We see it as soon as the sky is clear, and we live next to it. But you cannot stop there! We must go! Mount Rainier was named Tahoma by the Native Americans. It is the highest summit of the Cascade mountain range : 14,410 ft. tall, it is an active volcano that is very closely monitored.
Today Rainier is the primary objective of mountain enthusiasts. Those who are luckiest with the weather can reach the summit — with a mountain guide because the ascent is dangerous (two organizations: Alpine Ascents and RMI Expeditions).
Skiers go down the slopes of Crystal, one of the biggest ski resorts near Seattle. You can get there during the day (it’s only a 2-hour drive from the city).
In summer, the volcano’s slopes are covered with meadows and wildflowers (see Spray Park-lien), primary forests cover the inner slopes. Except in cases of force majeure, the roads allow you to reach the sites of Paradise and Crystal all year round (with chains if necessary). On the other hand, the road to the southeast, which leads to the Sunrise site, is only open from the end of May to the beginning of October.
This is the highest point in the park that can be reached by car, at 6,400 ft, and along the way you can stop at the various parking lots to contemplate unforgettable views of Mount Rainier.
A hike at the site is a must! Park rangers are there to provide information, they are always attentive and give good advice. Depending on snow level and the weather, they will suggest the best hiking paths. And even if you don’t intend to go walking you’ll have an enjoyable time at the Visitor Center.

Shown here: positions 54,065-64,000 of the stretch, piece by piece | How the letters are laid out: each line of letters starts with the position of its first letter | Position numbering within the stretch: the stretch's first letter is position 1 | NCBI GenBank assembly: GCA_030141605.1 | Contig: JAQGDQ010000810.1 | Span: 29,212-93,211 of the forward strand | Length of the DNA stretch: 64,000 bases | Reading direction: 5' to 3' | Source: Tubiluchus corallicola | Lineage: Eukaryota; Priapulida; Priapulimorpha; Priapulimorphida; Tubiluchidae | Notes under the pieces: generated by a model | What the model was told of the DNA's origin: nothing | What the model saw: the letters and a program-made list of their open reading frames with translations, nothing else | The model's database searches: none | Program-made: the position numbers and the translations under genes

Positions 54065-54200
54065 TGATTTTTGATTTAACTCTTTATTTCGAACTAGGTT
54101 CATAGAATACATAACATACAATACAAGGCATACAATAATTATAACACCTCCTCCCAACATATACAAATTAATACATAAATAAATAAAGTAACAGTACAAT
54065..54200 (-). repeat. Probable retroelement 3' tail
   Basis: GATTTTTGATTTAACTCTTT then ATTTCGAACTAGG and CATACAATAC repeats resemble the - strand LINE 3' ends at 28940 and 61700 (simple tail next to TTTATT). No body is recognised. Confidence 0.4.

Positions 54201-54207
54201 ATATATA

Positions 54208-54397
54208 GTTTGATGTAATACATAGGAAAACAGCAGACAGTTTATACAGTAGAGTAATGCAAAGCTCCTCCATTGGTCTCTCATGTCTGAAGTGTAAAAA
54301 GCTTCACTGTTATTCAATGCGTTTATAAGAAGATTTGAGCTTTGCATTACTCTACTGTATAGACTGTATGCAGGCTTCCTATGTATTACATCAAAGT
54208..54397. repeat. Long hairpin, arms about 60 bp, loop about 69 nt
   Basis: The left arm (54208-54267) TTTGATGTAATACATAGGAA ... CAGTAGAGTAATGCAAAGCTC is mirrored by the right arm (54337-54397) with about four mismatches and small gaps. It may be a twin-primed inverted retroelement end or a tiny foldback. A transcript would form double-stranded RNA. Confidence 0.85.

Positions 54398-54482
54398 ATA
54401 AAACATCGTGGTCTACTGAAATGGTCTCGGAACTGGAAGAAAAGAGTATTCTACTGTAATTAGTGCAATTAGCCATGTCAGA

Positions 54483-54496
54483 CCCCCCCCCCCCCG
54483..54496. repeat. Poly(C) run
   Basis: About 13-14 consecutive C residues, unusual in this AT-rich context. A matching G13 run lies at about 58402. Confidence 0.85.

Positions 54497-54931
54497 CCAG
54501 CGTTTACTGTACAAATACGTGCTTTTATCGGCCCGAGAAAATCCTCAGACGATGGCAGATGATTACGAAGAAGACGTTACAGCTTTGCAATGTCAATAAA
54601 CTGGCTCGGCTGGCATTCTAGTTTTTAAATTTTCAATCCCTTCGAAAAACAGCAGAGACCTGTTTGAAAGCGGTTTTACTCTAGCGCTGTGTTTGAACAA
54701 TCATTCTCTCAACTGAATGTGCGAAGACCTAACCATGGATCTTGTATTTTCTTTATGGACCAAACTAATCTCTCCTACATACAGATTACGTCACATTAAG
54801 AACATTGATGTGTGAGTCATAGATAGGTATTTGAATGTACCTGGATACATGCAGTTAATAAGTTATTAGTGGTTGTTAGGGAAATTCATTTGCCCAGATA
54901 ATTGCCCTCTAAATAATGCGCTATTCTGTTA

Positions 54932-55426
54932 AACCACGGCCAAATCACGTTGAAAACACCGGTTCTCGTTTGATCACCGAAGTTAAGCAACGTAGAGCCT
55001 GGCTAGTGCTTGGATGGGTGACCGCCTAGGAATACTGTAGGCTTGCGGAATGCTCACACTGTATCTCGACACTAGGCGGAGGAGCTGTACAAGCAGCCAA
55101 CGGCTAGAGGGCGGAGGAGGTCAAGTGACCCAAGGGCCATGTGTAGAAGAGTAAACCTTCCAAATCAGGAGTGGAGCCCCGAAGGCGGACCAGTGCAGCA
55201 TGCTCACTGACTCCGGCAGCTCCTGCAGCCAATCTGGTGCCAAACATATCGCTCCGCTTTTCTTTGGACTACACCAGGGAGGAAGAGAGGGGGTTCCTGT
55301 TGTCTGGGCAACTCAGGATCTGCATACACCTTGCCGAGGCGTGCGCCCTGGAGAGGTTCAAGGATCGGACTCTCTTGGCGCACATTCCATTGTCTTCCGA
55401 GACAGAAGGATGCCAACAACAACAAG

The site is superb, and, whether you intend to walk or not, a visit is highly recommended. You can visit year-round as long as weather conditions allow.
The hotel, the Paradise Inn, built in 1916 in these beautiful surroundings, is a nice idea for a weekend getaway. It is the only place you can stay. From mid-May to the beginning of October you can have lunch there. You can stop by the gift shop, the bookstore and, especially, the Visitor Center to enjoy the exhibits of the flora and fauna of the mountains and learn how these species survive in such a harsh and snowy environment. Visit the mountaineering and geology exhibit and watch the short film about the park.
This is the departure point of experienced hikers for the ascent of Mount Rainier or the first base camp called Camp Muir, which can be reached in 4 hours, if you are well-trained. A hike to tick off your list!
In summer, walks among the wildflowers are sublime. When Martha, the daughter-in-law of James Longmire, the mountaineer and initiator of the park’s development, first saw this site, she exclaimed, “Oh, what a paradise!” The site found its name.
About the Parks and Mont Rainier: https://www.nps.gov/mora/index.htm
About Spray Park: https://iciseattle.com/en/spray-park-hike-mount-rainier/
Translated by Laura